Our clients are all unique; everyone’s lives, homes and circumstances are different and should be dealt with differently. The one common thing is that they have made a resolution to change and asked The Clutter Fairy to help in that process.  Yes, it’s a strange idea to those people who are fully in control of their homes. Yes, it costs money. Yes, it’s going to take you out of your comfort zone and you’ll go through a huge range of emotions. But you will go through the process with someone that cares, tries to make it fun and will finish the job. It will change your life and it’s going to mean that that resolution you made to tackle your clutter in 2012, 2013, 2014 and 2015 is finally going to be kept and 2016 will be your first year of a clutter free lifestyle.

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The loft that time forgot…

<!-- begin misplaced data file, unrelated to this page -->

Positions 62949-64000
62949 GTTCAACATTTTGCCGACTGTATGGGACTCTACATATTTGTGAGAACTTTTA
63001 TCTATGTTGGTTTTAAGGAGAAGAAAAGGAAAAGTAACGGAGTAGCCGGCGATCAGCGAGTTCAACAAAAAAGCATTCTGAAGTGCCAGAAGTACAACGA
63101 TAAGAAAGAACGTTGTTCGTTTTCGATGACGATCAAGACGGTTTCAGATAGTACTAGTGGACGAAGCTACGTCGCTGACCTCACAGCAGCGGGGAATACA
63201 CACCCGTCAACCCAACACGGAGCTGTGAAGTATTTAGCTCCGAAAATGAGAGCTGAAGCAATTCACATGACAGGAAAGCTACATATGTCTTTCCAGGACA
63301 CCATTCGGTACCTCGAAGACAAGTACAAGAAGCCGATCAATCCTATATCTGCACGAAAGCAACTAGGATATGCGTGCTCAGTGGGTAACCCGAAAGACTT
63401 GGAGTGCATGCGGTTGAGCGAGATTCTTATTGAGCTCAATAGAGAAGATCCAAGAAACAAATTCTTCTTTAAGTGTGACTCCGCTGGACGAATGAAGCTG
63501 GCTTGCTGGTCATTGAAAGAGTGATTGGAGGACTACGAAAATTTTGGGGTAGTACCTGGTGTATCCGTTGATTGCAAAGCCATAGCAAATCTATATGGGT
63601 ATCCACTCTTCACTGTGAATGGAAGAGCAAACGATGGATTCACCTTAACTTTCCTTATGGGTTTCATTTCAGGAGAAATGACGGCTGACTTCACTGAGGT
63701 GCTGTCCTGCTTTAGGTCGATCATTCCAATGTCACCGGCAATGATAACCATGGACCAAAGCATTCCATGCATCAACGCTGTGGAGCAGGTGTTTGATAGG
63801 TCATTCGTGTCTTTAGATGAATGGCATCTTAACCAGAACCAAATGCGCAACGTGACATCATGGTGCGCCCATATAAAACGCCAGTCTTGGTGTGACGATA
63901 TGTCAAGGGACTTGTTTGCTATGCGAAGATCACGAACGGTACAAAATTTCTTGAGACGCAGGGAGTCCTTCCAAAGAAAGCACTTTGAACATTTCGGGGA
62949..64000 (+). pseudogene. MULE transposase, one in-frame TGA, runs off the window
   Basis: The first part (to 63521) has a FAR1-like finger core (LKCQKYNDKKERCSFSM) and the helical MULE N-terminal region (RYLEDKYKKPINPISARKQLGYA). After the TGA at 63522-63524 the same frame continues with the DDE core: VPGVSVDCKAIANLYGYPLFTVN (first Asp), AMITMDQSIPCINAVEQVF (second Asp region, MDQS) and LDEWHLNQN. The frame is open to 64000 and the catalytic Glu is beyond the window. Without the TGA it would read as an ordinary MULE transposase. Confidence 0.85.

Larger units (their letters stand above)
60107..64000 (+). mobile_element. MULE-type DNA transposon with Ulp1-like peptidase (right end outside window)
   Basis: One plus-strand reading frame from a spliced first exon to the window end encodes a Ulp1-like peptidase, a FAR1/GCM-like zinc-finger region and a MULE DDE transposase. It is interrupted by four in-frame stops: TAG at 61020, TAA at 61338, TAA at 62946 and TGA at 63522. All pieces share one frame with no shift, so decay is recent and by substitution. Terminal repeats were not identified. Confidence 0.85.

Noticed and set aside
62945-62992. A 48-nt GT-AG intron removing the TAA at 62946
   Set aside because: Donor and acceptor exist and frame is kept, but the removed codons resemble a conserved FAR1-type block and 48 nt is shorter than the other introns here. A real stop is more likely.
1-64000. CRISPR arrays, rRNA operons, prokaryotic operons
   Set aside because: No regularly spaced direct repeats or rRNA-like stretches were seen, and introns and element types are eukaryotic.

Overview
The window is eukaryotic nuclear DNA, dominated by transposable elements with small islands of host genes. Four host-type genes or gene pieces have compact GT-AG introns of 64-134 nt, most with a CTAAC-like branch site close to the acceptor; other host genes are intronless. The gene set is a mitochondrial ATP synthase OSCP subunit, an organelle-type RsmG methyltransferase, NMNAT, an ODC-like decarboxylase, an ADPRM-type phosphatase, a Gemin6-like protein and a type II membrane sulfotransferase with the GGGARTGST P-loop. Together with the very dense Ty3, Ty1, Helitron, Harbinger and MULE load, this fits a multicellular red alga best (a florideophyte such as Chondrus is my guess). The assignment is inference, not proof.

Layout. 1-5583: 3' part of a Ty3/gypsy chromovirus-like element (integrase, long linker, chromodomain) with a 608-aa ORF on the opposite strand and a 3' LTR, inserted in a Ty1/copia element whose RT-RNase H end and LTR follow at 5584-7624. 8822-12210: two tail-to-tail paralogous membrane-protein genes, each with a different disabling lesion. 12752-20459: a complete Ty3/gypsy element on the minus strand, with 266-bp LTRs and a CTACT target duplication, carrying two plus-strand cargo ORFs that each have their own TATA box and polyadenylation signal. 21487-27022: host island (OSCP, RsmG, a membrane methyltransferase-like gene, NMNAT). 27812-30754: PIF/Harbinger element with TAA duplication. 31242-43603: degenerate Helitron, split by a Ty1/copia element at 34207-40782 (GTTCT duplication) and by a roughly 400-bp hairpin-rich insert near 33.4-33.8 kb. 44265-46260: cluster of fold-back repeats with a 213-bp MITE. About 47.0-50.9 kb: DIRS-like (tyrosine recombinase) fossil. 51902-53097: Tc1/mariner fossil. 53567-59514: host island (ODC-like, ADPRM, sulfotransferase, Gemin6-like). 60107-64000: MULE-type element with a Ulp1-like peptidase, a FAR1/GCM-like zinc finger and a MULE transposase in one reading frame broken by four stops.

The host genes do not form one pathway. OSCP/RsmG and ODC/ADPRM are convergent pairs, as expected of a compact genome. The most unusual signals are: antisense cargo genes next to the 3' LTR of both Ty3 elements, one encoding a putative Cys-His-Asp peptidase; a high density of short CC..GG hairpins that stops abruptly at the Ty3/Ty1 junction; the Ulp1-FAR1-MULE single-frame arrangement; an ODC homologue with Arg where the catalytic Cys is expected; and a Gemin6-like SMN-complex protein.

If you, like many people up and down the land, have just made your annual trip up to the loft to pull down your Christmas decorations, you will know what I’m talking about. Your heart sinks as you see random items that are shoved up there out of the house and out of your way, out of sight and out of mind. Why not take the opportunity while you are up there anyway to have a good look around and take stock? You might even decide to take the bull by the horns and embark on a declutter.

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The loft is a voyage of discovery. Whatever your reason for going up there: loft insulation, bending rafters, making sense of the space: you are bound to find things that were forgotten. Lofts and garages are often a halfway house and can be easy to declutter. You’ve already decided the items don’t belong in your living space so they have a temporary home in your loft until you can make the decision to get rid of them. So maybe now is that time.

  • Make sure you have a decent ladder. If it is fixed, make sure it is secure as you are going up and down several times.
  • It is essential to have someone with you for the project to help with carrying and making the ladder steady. A loft declutter can be overwhelming so you need a helping hand.